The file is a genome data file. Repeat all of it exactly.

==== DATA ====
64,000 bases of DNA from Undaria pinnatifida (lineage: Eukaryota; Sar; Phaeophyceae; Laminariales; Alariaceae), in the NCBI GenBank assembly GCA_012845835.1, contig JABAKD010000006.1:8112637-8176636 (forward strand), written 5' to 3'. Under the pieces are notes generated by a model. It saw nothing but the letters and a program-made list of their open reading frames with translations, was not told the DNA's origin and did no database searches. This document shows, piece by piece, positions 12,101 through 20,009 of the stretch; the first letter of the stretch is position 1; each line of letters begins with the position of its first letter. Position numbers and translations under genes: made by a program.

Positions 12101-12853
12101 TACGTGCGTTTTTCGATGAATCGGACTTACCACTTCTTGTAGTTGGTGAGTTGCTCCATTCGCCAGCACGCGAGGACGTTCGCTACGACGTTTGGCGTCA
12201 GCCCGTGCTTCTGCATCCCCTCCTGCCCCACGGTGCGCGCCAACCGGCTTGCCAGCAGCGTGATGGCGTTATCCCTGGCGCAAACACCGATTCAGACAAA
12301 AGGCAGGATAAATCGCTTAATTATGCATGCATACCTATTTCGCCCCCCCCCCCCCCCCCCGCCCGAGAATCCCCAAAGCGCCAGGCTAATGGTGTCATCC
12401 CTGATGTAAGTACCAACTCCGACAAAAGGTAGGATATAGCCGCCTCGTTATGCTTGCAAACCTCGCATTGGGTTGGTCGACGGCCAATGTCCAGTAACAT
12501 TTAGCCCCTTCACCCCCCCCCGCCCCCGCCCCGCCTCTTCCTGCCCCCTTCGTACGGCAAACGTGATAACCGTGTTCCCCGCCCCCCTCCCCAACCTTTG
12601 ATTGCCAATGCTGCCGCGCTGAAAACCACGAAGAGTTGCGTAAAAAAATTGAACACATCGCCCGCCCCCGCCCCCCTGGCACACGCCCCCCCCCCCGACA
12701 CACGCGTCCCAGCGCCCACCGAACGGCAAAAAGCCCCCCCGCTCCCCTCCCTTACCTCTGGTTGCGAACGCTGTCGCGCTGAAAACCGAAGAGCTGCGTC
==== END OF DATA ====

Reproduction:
64,000 bases of DNA from Undaria pinnatifida (lineage: Eukaryota; Sar; Phaeophyceae; Laminariales; Alariaceae), in the NCBI GenBank assembly GCA_012845835.1, contig JABAKD010000006.1:8112637-8176636 (forward strand), written 5' to 3'. Under the pieces are notes generated by a model. It saw nothing but the letters and a program-made list of their open reading frames with translations, was not told the DNA's origin and did no database searches. This document shows, piece by piece, positions 12,101 through 20,009 of the stretch; the first letter of the stretch is position 1; each line of letters begins with the position of its first letter. Position numbers and translations under genes: made by a program.

Positions 12101-12853
12101 TACGTGCGTTTTTCGATGAATCGGACTTACCACTTCTTGTAGTTGGTGAGTTGCTCCATTCGCCAGCACGCGAGGACGTTCGCTACGACGTTTGGCGTCA
12201 GCCCGTGCTTCTGCATCCCCTCCTGCCCCACGGTGCGCGCCAACCGGCTTGCCAGCAGCGTGATGGCGTTATCCCTGGCGCAAACACCGATTCAGACAAA
12301 AGGCAGGATAAATCGCTTAATTATGCATGCATACCTATTTCGCCCCCCCCCCCCCCCCCCGCCCGAGAATCCCCAAAGCGCCAGGCTAATGGTGTCATCC
12401 CTGATGTAAGTACCAACTCCGACAAAAGGTAGGATATAGCCGCCTCGTTATGCTTGCAAACCTCGCATTGGGTTGGTCGACGGCCAATGTCCAGTAACAT
12501 TTAGCCCCTTCACCCCCCCCCGCCCCCGCCCCGCCTCTTCCTGCCCCCTTCGTACGGCAAACGTGATAACCGTGTTCCCCGCCCCCCTCCCCAACCTTTG
12601 ATTGCCAATGCTGCCGCGCTGAAAACCACGAAGAGTTGCGTAAAAAAATTGAACACATCGCCCGCCCCCGCCCCCCTGGCACACGCCCCCCCCCCCGACA
12701 CACGCGTCCCAGCGCCCACCGAACGGCAAAAAGCCCCCCCGCTCCCCTCCCTTACCTCTGGTTGCGAACGCTGTCGCGCTGAAAACCGAAGAGCTGCGTC